Recognized as one of the crowning achievements of classical ballet, Ben Stevenson's The Sleeping Beauty is a Houston Ballet staple, which is why artistic director Stanton Welch made sure it was on the schedule for Houston Ballet's 50th anniversary season.
It's a battle between good and evil on the Wortham stage, as the benevolent yet powerful Lilac Fairy takes on the sinister yet glamorous Carabosse when the evil fairy crashes the christening of Princess Aurora. Doomed to sleep for 100 years, the beautiful princess can only be awakened by a kiss from the handsome prince who loves her. As this fairytale unfolds, the Lilac Fairy acts as the gentle guiding hand, always protecting Aurora and the kingdom from Carabosse's evil plans.
In advance of this spring crowd-pleaser, running February 27-March 8, here are a few facts about its history and what audiences can expect to experience:
A beautiful beginning
Houston Ballet first performed The Sleeping Beauty in 1978, just two years into Stevenson's time as artistic director, with costumes and sets designed by Peter Farmer. Recognized as one of the supreme achievements of classical ballet, Stevenson's production and its famously technical choreography were based directly off the original staging of The Sleeping Beauty by Marius Petipa in 1890.
In honor of the ballet's 100th anniversary in 1990, Stevenson decided to create a lavish new production with the same choreographic inspiration, designed for the newly built Wortham Theater Center, with costumes and sets by Tony Award-winning designer Desmond Heeley. This production has now been performed by the company for 30 years.
A show of skill
There are several famous moments in The Sleeping Beauty, but none are more impressive than "The Rose Adagio." This dance between Princess Aurora and her four potential suitors is widely considered one of the greatest challenges of nineteenth century choreography because of its demands of stamina, technical skill, and mastery of classical style.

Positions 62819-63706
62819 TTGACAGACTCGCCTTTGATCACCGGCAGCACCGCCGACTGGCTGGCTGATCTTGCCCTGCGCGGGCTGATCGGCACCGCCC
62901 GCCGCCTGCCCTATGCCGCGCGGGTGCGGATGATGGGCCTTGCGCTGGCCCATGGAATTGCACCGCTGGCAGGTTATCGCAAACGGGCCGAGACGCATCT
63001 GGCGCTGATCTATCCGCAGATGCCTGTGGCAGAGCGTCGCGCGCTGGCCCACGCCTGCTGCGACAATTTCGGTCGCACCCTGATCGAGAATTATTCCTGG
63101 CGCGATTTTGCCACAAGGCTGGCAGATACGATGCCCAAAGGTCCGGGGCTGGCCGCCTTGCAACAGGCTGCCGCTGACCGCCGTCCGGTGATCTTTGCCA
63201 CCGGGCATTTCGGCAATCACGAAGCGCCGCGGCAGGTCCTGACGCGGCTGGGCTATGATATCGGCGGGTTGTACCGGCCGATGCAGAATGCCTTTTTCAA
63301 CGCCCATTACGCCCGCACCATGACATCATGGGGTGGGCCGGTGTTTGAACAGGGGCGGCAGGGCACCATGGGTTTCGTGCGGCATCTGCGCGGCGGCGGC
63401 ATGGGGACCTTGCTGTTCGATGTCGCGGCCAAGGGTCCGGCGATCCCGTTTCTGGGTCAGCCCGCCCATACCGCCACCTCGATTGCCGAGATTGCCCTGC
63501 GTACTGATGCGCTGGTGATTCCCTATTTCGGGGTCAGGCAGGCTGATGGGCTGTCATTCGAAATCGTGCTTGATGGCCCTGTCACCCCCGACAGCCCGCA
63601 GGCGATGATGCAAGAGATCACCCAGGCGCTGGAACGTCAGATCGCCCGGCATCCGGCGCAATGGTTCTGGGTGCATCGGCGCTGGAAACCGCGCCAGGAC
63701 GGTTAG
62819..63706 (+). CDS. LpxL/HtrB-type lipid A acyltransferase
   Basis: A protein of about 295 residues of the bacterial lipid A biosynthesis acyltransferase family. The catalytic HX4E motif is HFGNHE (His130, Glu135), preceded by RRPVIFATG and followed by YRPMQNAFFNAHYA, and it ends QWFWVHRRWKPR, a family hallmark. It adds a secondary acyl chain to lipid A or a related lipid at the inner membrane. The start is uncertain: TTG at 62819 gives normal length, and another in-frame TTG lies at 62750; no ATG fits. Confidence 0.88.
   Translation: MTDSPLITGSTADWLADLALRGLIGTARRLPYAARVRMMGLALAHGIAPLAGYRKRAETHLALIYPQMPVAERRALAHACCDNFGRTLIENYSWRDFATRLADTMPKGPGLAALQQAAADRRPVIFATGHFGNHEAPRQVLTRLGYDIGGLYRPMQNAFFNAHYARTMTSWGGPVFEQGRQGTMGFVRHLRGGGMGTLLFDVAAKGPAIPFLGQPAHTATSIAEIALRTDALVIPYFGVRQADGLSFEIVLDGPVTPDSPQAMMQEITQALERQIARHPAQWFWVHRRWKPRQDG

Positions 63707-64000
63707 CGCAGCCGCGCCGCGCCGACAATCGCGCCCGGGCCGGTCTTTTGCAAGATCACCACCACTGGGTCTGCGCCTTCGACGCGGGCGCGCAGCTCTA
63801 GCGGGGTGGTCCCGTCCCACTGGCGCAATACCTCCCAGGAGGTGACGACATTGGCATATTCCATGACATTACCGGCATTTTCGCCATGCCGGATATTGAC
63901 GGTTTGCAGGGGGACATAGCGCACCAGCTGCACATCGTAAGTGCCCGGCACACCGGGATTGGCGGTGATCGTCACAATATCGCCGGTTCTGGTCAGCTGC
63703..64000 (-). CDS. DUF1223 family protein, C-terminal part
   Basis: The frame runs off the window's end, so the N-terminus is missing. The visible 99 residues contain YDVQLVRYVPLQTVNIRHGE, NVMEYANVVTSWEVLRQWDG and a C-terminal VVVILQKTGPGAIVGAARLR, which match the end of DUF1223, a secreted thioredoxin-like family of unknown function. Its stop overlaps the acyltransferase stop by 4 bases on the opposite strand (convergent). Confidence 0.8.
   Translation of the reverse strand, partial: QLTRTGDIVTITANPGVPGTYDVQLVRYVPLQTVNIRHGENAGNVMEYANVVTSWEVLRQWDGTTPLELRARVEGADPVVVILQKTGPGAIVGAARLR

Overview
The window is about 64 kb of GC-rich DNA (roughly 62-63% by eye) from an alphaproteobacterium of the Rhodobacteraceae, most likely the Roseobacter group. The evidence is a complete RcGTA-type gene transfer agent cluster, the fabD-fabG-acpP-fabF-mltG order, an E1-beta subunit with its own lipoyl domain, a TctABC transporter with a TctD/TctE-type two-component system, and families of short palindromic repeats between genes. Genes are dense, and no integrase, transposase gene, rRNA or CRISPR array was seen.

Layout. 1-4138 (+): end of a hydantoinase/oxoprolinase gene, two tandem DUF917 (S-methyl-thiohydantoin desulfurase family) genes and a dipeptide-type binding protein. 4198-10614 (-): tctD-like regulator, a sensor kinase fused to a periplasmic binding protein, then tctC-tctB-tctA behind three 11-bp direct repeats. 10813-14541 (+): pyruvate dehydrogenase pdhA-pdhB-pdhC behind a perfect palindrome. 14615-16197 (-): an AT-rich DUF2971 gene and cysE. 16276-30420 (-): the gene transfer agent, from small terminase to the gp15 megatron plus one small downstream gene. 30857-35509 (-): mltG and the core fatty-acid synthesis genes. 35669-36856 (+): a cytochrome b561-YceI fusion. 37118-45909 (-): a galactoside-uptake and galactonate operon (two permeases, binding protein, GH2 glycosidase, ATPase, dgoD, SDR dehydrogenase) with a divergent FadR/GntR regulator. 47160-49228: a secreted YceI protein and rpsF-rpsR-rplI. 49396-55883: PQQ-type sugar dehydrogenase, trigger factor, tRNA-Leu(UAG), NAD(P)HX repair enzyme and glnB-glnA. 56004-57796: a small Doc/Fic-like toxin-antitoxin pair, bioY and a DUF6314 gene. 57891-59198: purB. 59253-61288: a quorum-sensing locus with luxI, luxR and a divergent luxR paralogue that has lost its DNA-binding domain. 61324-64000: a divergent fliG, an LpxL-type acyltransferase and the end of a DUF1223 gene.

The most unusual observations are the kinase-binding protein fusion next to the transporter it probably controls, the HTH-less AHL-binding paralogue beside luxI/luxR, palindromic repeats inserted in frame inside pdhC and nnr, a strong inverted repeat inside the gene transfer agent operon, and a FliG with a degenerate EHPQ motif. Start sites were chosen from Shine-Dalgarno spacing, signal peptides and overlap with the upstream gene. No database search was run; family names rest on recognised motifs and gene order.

Introducing a villainess
While modern audiences might equate the ballet's villain with the Disney's sleekly scary Maleficent, the Evil Fairy was originally played as an old hag and performed by a male dancer outfitted with a humpback and hooded cloak.
Tchaikovsky's ballet was the first reference of the Evil Fairy as "Carabosse," and Stevenson re-envisioned the character as a glamorous, fierce, exciting role for a principal female dancer to play.
The VIP experience
Prior to the 1:30 pm performance on February 29, you can go onstage to meet your favorite dancers in full costume. Indulge in refreshments and pose at a themed photobooth before the show and during intermission, and leave with a commemorative sketch from the production to remember the day. Availability of this $70 experience is limited, so book now to avoid disappointment.
Houston Ballet's production of The Sleeping Beauty will be performed February 27-March 8 at the Wortham Theater Center. Click here for more information and to buy tickets.